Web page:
• First, the FTC and its counterpart, the Department of Justice Antitrust Division (“DOJ”), will not hesitate to challenge mergers like the one at issue in ProMedica even though they do not rise to the level that requires pre-merger reporting under the Hart-Scott-Rodino Antitrust Improvements Act of 1976 (“HSR Act”). Indeed, three days after the Sixth Circuit released its ProMedica decision, Leslie C. Overton of the DOJ gave a speech emphasizing that the thresholds of the HSR Act that trigger pre-merger reporting do not provide a safe harbor for mergers that do not meet those thresholds.[4] As Ms. Overton explained, during the last four years, the DOJ alone commenced 73 investigations into non-reportable transactions and challenged more than a quarter of those transactions.
  • Second, a transaction is not likely to escape the attention of the DOJ and FTC merely because it is non-reportable. Both agencies actively monitor merger activity and also receive unsolicited information concerning such mergers from market participants.
  • Third, there is no separate or different standard for judging a transaction that is non-reportable or that has already been consummated. Ms. Overton emphasized this in her speech, and the court in ProMedica applied the regular standard for judging mergers under section 7 of the Clayton Act.
  • Fourth, proof of post-merger anticompetitive effects is not required but can be highly probative if it exists. Indeed, the court in ProMedica did not discuss any post-merger evidence. See also “Overton Speech.”
  • Fifth, pre-merger evidence remains the central inquiry, and statements by the merging parties are often the best evidence that the effects of a merger are likely to be anti-competitive. This was certainly the case in ProMedica. Thus, it is important to engage antitrust counsel as soon as a merger is first contemplated in order to lessen the risk of creating such damaging evidence.
  • Sixth, forget about raising the “weakened competitor” defense unless the applicable facts are highly unusual such that you can show that the competitor is going to fail beyond any reasonable doubt.
  • Seventh, potential antitrust issues raised by non-reportable transactions should be taken seriously. If a transaction involves a niche product or there are indications that the merger is viewed as a means to stop margin erosion, reduce pricing pressure or eliminate a key competitor, caution should be exercised and antitrust counsel should be consulted.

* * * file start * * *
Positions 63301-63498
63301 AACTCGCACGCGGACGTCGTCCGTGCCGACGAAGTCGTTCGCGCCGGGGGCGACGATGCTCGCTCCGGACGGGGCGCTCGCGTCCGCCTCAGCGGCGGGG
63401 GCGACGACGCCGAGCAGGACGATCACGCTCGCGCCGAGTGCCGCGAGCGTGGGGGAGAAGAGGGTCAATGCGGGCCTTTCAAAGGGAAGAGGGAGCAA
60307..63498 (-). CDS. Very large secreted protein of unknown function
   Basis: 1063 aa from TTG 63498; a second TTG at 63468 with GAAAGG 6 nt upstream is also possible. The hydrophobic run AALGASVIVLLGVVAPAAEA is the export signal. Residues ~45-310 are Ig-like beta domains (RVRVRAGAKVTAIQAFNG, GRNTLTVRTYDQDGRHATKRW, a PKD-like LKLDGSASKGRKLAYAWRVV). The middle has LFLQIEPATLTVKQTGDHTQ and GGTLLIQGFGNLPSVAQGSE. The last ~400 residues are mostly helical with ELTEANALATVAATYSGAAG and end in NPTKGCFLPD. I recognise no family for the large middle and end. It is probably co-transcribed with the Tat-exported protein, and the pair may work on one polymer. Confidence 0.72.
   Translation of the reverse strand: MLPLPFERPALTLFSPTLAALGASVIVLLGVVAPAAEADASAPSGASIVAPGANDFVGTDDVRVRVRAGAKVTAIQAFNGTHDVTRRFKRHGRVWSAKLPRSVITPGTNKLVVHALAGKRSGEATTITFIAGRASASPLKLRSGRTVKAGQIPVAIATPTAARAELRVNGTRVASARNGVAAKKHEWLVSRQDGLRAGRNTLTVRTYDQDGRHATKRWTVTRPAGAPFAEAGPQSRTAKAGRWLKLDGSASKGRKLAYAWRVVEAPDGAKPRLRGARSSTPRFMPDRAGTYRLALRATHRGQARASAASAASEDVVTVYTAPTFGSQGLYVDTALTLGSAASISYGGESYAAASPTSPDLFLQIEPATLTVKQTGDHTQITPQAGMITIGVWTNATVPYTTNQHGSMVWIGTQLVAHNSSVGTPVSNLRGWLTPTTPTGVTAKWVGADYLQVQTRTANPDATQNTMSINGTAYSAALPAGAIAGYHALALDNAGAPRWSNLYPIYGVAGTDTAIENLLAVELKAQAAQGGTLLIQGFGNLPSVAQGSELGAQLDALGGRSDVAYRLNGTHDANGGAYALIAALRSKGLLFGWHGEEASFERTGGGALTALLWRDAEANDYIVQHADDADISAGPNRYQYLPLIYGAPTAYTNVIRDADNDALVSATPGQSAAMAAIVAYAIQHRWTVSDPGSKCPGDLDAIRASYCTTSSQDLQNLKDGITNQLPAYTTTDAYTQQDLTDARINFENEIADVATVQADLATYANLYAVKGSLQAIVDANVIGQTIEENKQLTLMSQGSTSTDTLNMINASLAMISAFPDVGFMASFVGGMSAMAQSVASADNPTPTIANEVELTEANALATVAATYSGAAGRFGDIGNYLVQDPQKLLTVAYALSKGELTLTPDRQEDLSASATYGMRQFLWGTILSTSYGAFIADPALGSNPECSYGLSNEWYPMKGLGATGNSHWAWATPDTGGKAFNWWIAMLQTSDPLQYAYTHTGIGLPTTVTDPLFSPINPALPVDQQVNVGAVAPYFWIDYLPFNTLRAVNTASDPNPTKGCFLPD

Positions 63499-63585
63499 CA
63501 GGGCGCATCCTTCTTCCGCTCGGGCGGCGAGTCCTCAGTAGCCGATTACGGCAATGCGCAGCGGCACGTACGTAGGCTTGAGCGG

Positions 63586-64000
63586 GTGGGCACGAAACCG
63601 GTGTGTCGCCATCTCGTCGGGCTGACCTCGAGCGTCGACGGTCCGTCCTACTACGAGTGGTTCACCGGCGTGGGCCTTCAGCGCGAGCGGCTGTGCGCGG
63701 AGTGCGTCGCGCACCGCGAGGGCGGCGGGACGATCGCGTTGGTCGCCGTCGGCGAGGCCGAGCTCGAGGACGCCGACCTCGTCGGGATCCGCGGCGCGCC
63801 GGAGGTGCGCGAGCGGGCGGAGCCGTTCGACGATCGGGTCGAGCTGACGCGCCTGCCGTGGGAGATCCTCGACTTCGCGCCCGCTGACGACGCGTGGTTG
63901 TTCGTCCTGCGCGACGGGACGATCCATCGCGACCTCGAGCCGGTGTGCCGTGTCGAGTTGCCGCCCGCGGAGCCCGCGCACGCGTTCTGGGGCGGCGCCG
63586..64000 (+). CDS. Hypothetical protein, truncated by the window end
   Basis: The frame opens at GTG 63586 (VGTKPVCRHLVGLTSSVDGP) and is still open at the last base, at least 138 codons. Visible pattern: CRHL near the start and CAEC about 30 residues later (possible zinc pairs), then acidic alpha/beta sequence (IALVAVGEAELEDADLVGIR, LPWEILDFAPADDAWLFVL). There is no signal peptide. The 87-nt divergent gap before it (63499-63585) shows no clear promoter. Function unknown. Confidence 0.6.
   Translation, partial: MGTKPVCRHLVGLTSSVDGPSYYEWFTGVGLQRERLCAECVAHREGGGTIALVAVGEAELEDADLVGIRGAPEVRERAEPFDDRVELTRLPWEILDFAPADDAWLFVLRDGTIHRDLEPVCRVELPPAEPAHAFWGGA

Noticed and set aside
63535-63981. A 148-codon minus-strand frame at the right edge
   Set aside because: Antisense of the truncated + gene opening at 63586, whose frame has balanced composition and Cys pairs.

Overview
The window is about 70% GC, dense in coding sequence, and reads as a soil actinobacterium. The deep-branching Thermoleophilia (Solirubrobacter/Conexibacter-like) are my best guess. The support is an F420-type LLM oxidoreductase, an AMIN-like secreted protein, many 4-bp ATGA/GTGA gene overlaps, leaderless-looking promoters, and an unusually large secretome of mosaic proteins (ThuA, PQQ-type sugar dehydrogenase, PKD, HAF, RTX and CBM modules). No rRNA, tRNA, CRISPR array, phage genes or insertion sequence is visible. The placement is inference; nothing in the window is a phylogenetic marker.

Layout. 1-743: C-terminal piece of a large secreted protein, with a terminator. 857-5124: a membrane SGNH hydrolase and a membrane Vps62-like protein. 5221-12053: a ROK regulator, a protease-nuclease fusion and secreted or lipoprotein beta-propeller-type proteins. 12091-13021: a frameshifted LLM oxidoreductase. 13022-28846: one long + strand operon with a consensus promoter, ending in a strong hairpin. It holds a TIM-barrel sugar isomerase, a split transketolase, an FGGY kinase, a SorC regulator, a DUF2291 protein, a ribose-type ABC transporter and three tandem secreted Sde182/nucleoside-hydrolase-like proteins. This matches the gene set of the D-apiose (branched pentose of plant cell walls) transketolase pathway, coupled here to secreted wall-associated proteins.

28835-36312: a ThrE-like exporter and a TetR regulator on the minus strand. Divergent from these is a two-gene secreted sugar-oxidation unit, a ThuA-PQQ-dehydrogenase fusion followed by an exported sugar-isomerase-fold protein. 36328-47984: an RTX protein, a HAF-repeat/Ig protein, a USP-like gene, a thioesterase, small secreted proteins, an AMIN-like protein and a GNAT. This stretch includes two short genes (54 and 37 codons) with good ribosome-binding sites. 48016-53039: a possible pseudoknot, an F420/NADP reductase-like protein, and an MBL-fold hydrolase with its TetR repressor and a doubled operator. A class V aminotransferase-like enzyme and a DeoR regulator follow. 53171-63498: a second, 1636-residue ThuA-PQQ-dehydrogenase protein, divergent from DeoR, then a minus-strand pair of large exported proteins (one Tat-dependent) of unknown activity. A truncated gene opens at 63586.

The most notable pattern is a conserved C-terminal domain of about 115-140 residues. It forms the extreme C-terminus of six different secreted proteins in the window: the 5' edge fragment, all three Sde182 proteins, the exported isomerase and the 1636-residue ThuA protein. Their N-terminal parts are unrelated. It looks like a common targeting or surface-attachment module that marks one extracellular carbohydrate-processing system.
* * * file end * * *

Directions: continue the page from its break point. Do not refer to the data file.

• Eighth, as recommended by Ms. Overton, if there are antitrust concerns, consider approaching the DOJ or FTC before consummating the merger, cooperate with any ensuing investigation and think proactively about actions that might remedy the antitrust concerns and allow the merger to go forward. Ignoring the problem, closing the transaction and then being subjected to an investigation and possible divesture remedy, which may have to “unscramble the eggs,” can result in significant transactional cost and business disruption.

What can businesses do now?

Whether or not contemplating a combination in the near future, there are steps that can be taken now to lessen the risk if and when an acquisition is pursued:

  • Avoid creating documents that define the market narrowly, describe market shares of various competitors, complain about pricing pressure or competition in the market or characterize the competitive strength of your own business or that of your competitors.
  • Describe and document any ability to command higher prices than competitors as resulting from higher quality services or greater efficiency rather than market power.
  • Characterize the benefits of any contemplated merger as arising from enhanced efficiency or quality rather than lessening competitive pressures.
  • Consult experienced antitrust counsel as soon as a combination is contemplated.
  • Notify the FTC or DOJ before consummating a business combination, even if it does not reach the thresholds for required reporting under the HSR Act.

  1. ProMedica Health System, Inc. v. Federal Trade Commission, 2014 U.S. App. LEXIS 7500 (2014).
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  2. On March 29, 2013, the Supreme Court agreed with the FTC that an acquisition of a private hospital by a county hospital authority was not protected by the state action doctrine but was subject to challenge by the FTC. Federal Trade Commission v. Phoebe Putney Health Systems, Inc., 133 S.Ct. 1003 (2013). On January 24, 2014, the FTC and certain private parties obtained a judgment unwinding an acquisition by a hospital of a physician practice group. Saint Alphonsus Medical Center – Nampa, Inc. v. St. Luke’s Health System, Ltd., 2014 U.S. Dist. LEXIS 9264 (2014).
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  3. The parties had stipulated that the geographic market for primary and secondary GAC Services was Lucas County, but the evidence showed that people would often seek tertiary and quaternary services outside Lucas County.
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  4. “Non-reportable Transactions and Antitrust Enforcement,” a speech by Leslie C. Overton, Deputy Assistant Attorney General, DOJ Antitrust Division, given on April 25, 2014 (“Overton Speech”), can be found at http://www.justice.gov/atr/public/speeches/305472.pdf.
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The foregoing has been prepared for the general information of clients and friends of the firm. It is not meant to provide legal advice with respect to any specific matter and should not be acted upon without professional counsel. If you have any questions or require any further information regarding these or other related matters, please contact your regular Nixon Peabody LLP representative. This material may be considered advertising under certain rules of professional conduct.